Former Sudan president Omar Al Bashir admitted to hospital

Deposed leader, awaiting trial at the International Criminal Court, is being tested for Covid-19

(FILES) In this file photo taken on August 19, 2019, Sudan's deposed military ruler Omar al-Bashir stands in a defendant's cage during the opening of his corruption trial in Khartoum. The Arab Spring uprisings are nearly a decade-old and moribund but protests in Sudan and three other new countries last year revealed that the spirit of the revolts that lit up 2011 is still alive. The countries swept up by the latest revolts had initially stood on the sidelines as a contagion of uprisings gripped countries in the Middle East and North Africa in 2011. But in 2019 they led calls for an end to the same regional economic precariousness, corruption, and unresponsive governance that fuelled the Arab protests years earlier. / AFP / Ebrahim HAMID
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Former Sudanese president Omar Al Bashir has reportedly been admitted to hospital with suspected Covid-19 symptoms.

The former ruler of Sudan was taken to Alia Military Hospital in Omdurman for a 24-hour period, which can be extended if necessary, his lawyer Muhammad Al Amin said.

Normally, Al Bashir, 76, would be held in Kober prison in Khartoum.

Last week it was reported that Maj Gen Abdullah Al Bashir, the former leader’s brother, died of Covid-19.

Al Bashir, who was deposed by the military in 2019 after mass protests, suffered several health problems and had surgery on his vocal cords in 2012 in Qatar.

A rule of infamy 

Omar Al Bashir came to power in 1989 after organising a military coup against Sadiq Al Mahdi, Sudan’s last democratically elected prime minister.

While Al Mahdi’s rule was regarded by some as a constant struggle to find compromise in a politically fractured nation, Al Bashir quickly took control of state institutions.

He filled key positions with loyalists and mounted an escalating series of purges.

Al Mahdi succumbed to Covid-19 on November 26.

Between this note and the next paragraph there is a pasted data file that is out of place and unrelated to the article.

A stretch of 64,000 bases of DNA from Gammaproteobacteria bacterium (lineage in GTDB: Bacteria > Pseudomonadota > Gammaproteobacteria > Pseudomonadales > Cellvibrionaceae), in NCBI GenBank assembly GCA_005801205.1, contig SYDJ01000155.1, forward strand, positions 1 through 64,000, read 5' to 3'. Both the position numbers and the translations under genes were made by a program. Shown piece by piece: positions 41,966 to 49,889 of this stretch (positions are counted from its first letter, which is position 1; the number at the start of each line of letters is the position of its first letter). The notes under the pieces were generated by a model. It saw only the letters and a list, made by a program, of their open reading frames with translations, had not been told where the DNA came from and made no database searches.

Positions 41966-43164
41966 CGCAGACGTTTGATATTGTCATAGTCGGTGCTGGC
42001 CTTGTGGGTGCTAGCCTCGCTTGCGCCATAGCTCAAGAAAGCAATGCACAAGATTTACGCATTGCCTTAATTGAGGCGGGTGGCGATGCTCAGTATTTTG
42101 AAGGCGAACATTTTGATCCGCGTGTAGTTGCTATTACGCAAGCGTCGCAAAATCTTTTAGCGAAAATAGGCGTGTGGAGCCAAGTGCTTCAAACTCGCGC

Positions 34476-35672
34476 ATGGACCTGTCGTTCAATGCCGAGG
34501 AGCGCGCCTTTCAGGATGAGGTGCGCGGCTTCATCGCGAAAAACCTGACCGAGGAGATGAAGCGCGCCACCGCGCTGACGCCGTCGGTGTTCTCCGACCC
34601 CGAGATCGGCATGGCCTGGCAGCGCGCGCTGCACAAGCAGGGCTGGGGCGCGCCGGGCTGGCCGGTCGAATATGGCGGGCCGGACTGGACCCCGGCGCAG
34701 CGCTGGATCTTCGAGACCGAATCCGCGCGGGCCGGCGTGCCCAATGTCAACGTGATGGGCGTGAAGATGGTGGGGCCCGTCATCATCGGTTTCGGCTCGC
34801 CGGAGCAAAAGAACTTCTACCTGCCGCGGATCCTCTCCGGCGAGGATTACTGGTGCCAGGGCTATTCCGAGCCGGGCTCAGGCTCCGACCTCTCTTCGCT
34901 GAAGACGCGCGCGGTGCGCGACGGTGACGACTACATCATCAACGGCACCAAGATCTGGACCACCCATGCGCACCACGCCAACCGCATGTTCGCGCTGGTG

Allying with the Islamist politician Hassan Al Turabi, Al Bashir attracted controversy by hosting Osama bin Laden during the 1990s, after the Al Qaeda leader, described by Al Bashir as a businessman, was expelled from Saudi Arabia in 1991.

Bin Laden was eventually forced to leave Sudan in 1999, three years after openly declaring war on the US.

Under Al Bashir and Al Turabi, who died in 2016, Sudanese laws were increasingly steered towards a politicised brand of Sharia.

The former president faced constant intrigue against his rule but was known for directing state resources to loyalists, always staying a step ahead of any potential coup.

An oil boom in the 1990s and early 2000s boosted Al Bashir’s fortunes, helping his government to maintain high levels of military spending and shore up loyalist support as a decades-long civil war with the south continued.

His suppression of an uprising in the Darfur region led to him being indicted for war crimes against civilians by the International Criminal Court in 2009.

This overshadowed a 2005 peace agreement aimed at ending the country’s war with secessionist South Sudan, creating an autonomous zone and eventually a new country in 2011.

But peace did not last. Fighting between the north and south continued sporadically, particularly over coveted oilfields.

A new agreement with South Sudan was reached in 2012, covering oil and trade, but shortly after the agreement South Sudan had its own civil war.

Further arguments between Sudan and South Sudan over oil exports and revenues led to a sharp collapse in production, before global prices entered a long period of decline.

This accelerated Sudan’s economic collapse, stripping away the patronage powers of Al Bashir and paving the way for a popular uprising.

Under Al Bashir, Sudan failed to build an economy that was not dependent upon oil while corruption span out of control, restricting private sector growth.

For these reasons, the former president gradually the lost support of the military.

He is in a special jail for elderly prisoners and on February 11 the transitional Sudanese government agreed to hand him over to the ICC for trial.